Out Of The Loop

I no longer make any attempt to keep up with anything or anybody, literally or figuratively, on or off the bike. This is mostly by choice, though even if I wanted to I couldn’t. For example, this is what I see now when I check Bike Twitter:

Basically, half of them have blocked me, and I’ve muted the other half, so the upshot is I’m totally out of the loop–which at this point in my life is precisely where I’m happiest. In fact, I’m so out of the loop that I had no idea cyclists now dress like lab techs or old-timey dentists:

When I first saw this I figured it must be from Rapha’s new “Young Frankenstein” collection:

But I guess it’s “trailwear:”

And the idea that Rapha now does mountain bike clothes is something I’m still processing, since I’ll forever associate them with this:

.Forever and ever.

Anyway, being out of it, I have no idea if Doctor Dirt is a well-known cyclist, a clothing model, or just some guy who wandered into the studio looking for the bathroom. However, I don’t feel like he’s really trying here, and that bothers me. His posture’s bad, he needs a haircut, and overall he’s got the demeanor of a teenager waiting for you to finish whatever you’re saying so he can roll his eyes, turn around, and leave:

This is not what I expect from a clothing company that used to be synonymous with self-flagellation and sensual torture and that singlehandedly turned road cycling into an act of onanism:

When you looked at a Rapha photo in those days you never knew what was happening out-of-frame. Were they grabbing for a water bottle bidon? Futzing with their cycle computers? Rubbing one out? It could have been any one of those things, and I’m pretty sure that was the point:

Anyway, I wondered if this new lackadaisical attitude was merely specific to the trailwear or if it had infected the entire brand. (Rapha can’t afford to scare off Gen Z with all that hyper-masculinity.) So I checked out the roadie clothes, and I was relieved to see they’re at least still taking things seriously–maybe even a little too seriously if this guy is any indication:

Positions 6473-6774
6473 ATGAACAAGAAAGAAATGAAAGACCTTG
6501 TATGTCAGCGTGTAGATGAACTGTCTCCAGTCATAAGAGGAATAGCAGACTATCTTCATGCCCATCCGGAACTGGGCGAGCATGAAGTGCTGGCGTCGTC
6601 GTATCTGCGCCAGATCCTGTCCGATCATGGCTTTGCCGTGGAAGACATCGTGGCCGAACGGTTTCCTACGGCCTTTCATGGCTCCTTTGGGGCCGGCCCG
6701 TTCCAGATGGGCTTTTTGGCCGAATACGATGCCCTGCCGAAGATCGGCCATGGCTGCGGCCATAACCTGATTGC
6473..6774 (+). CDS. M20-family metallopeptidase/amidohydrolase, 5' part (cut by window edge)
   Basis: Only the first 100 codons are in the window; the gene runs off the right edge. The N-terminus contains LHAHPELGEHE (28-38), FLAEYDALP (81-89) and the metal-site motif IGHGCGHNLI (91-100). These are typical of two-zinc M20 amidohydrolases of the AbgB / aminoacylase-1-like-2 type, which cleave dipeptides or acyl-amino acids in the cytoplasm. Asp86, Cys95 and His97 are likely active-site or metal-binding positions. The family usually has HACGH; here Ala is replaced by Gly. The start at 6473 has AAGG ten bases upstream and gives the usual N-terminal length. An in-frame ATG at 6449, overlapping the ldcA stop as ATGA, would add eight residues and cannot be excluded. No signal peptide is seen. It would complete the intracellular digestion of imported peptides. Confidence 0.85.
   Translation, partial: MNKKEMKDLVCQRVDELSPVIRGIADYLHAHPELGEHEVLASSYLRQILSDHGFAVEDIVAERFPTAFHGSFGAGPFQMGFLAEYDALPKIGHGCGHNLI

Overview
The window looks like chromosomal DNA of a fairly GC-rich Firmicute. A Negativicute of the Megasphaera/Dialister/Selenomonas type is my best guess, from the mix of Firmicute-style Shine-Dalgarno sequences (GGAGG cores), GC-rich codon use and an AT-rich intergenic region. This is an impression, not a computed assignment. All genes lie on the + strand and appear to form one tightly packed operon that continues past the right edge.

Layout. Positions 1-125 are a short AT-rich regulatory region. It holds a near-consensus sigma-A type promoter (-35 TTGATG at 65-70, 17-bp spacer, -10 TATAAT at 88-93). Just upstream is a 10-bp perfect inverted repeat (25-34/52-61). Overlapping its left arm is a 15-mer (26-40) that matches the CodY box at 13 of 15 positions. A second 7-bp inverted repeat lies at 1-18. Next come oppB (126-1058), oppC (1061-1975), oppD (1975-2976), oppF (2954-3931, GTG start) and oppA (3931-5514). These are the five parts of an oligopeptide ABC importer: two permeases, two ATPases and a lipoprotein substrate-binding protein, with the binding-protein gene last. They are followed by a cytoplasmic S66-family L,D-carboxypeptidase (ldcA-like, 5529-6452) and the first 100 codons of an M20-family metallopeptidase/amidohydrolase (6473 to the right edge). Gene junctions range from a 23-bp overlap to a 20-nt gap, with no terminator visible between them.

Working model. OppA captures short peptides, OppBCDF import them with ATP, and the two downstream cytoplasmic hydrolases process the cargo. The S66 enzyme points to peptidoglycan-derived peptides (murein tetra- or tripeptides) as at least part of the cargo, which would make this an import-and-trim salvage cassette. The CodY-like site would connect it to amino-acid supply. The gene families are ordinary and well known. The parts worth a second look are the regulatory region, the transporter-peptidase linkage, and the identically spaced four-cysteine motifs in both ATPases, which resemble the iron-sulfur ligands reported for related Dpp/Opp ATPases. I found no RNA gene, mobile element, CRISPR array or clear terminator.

Though not quite as seriously as the models over at their competitor, MAAP:

This guy has the intense focus and rigid posture of someone ski jumping or guarding Buckingham Palace or trying to do math in his head without counting on his fingers. By the way, being out of it I’ve only recently noticed that roadies have taken to wearing skinsuits at all times, not just for special events. I even see people riding in skinsuits on weekday mornings for their “training” rides, which is just weird. A group of road cyclists always looked like they were on their way to fertilize an egg, but between that and the smooth helmets and the bulbous modular plastic bikes they look more spermlike than ever before:

It’s not all intense focus over at MAAP, though. This guy just looks depressed and deflated, like his computer didn’t synch properly and he just lost all his ride data:

There’s no greater shame for a roadie than having to upload a manual entry to Strava.

All this does raise an important question though, which is why are cycling clothing models standing at all, let alone ramrod straight?

You don’t stand when you’re riding a road bike. In fact, if you’re the type of person who buys clothes from MAAP you don’t ever raise your torso past a 90-degree angle. So how is it helpful to know what the bib shorts look like in a standing position? See, that’s where Assos had it right:

When cyclists crash they typically get road rash, but Assos Guy was so unctuous he’d simply slide along the asphalt like a curling stone:

Pas Normal Studios also features models in a riding position, though by adding the bike and subtracting the body oil they manage to remove a lot of disturbing ambiguity while still maintaining an impressively high douche factor:

Cycling jerseys seem to be short these days, but Pas Normal Studios are basically selling crop tops:

There are club cut jerseys and there are race cut jerseys, but this one is so short it looks like it was cut for a different sort of club.

As I say above, being out of it I have no idea if these people are riders or models. They could all be famous pros for all I know. In this case though it’s pretty clear this guy rides because he’s got some impressive helmet strap tan lines:

When it comes to riding road bikes it seems like there are two kinds of people: the ones who buy boutique clothing from companies with words like “studio” in the name, and everyone else–and these days “everyone else” seems to be wearing Sponeed:

As far as I can tell, Sponeed are the Amazon Basics of cycling clothing, and if nothing else their models are a lot more relatable:

I mean he’s no Time-Traveling Retro-Fred from the Planet Tridork Bret:

But I bet they ride together sometimes.

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